What I have in mind is that 'single malt' excludes many Irish whiskies (Greenspot and Redbreast, to be precise), yet technically includes such 'single malts' as Old Potrero (the single malt rye produced in California). I don't think anyone really has whiskies like Old Potrero in mind when they think of single malt, yet there is no reason to exclude it based on the term alone (MJ reviews it in his malt whisky book!). Surely Irish potstill whiskies and SMW share a common character. Yet they cannot be included together, because, although they are 'single', they are not 'malts'.
I think this makes little sense. People primarily differentiate single malts from blended whiskies, not from vatted whiskies or grain whiskies, or even potstill whiskies, which are little known to the average consumer, I should think.
Neither the words 'single' nor 'malt' are necessary to make this distinction. Not 'single', because the real distinction between SMW and blends is not the number of distillieries that go into making the drink, but the fact that there is no grain whisky in SMW. And not 'malt', because, again, the main idea is that it is not grain whisky.
I notice that on the carton that comes with Redbreast 12, they, surely influenced by the SMSW phenomenon, take the trouble to point out that it is a 'single'. Now, Jameson NAS is also strictly speaking a 'single', for the Midelton distillery also distills grain whisky, and everything in the Jameson comes from Midelton! In fact I believe that it is correct to say that every whisky produced by Irish Distillers is a 'single', and I think this may hold for Cooley too.
It also states that it is 'unblended'; but then again so are Single Grain whiskies. But they can't call it a malt; so essentially there is no way of clearly and simply indicating exactly what kind of whisky it is, other than calling it 'pure potstill'; but then again so are all SMSWs, as well as Old Potrero and Forty Creek, the Canadian rye, if you take the term literally.
So, perhaps we should just speak of 'barley whisk(e)y' or 'pure barley whisk(e)y' to make it clear that we are not talking about blends or whiskies made from other grains. It's not a romantic term, but it is more accurate.
In other words: 'single' has little meaning outside of the Scotch whisky industry (and is even a bit unnecessary within it), and 'malt' is a too narrow term which has become too trendy, and just might dissuade interest from other whiskies that are just like single malts in that they are barley whiskies.
But I kind of agree with you in a way. But unfortunately the term Single Malt has been the stick to beat us into submission for all that stands for quality in whisky. Further this is something that will never be changed and you'll have to accept that as this is the golden egg that layed the Goose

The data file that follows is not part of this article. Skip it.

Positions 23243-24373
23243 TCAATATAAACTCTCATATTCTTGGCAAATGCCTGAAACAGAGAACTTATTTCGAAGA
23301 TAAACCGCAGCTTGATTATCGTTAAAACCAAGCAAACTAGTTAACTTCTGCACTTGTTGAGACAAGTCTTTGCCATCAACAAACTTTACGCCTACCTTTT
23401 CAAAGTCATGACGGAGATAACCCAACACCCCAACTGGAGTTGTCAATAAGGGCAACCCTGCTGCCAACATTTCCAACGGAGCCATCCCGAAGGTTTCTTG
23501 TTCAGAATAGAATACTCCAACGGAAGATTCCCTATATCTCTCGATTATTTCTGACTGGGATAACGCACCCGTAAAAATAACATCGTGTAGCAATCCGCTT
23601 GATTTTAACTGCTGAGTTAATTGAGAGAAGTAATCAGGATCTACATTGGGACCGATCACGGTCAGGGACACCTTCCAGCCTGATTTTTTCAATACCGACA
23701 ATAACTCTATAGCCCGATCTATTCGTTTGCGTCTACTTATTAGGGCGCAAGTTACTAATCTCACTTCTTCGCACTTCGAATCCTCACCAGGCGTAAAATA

It is up to us to decide what is good and what is not and not be swayed by a single malt tag as opposed to a blend tag. And if you like Irish, jameson 12 & 18yos prove that point as do many other superior blends.
As an aside, Redbreast 12 is made from three different pot still whiskeys. One sherried one and two bourbon casked ones. Or maybe it's two sherried... Anyway, there's a very strong sherry influence off one - and this is subdued by the others. I was luck enough to taste the three individually at cask strength.
Aidan wrote:...........As an aside, Redbreast 12 is made from three different pot still whiskeys. One sherried one and two bourbon casked ones. Or maybe it's two sherried... Anyway, there's a very strong sherry influence off one - and this is subdued by the others. I was luck enough to taste the three individually at cask strength.
How did you manage that you lucky sod....
What were they like ... was the sherry cask very sherry heavy ??? ..... very curious about the bourbon potstill though.
Just goes to show how much more Bourbon barrels are being used.
I tasted them at a tasting with Barry Walsh. We mixed our own redbreast...
irishwhiskeychaser wrote:Further this is something that will never be changed and you'll have to accept that as this is the golden egg that layed the Goose
I don't expect anything to change, nor do I really want it to - I just think that some people, for example the Maltmadness people (or I guess that would simply mean the editor himself, J. van den Heuvel) seem to think that if it doesn't say single and malt on it, it automatically goes into the 'other' category.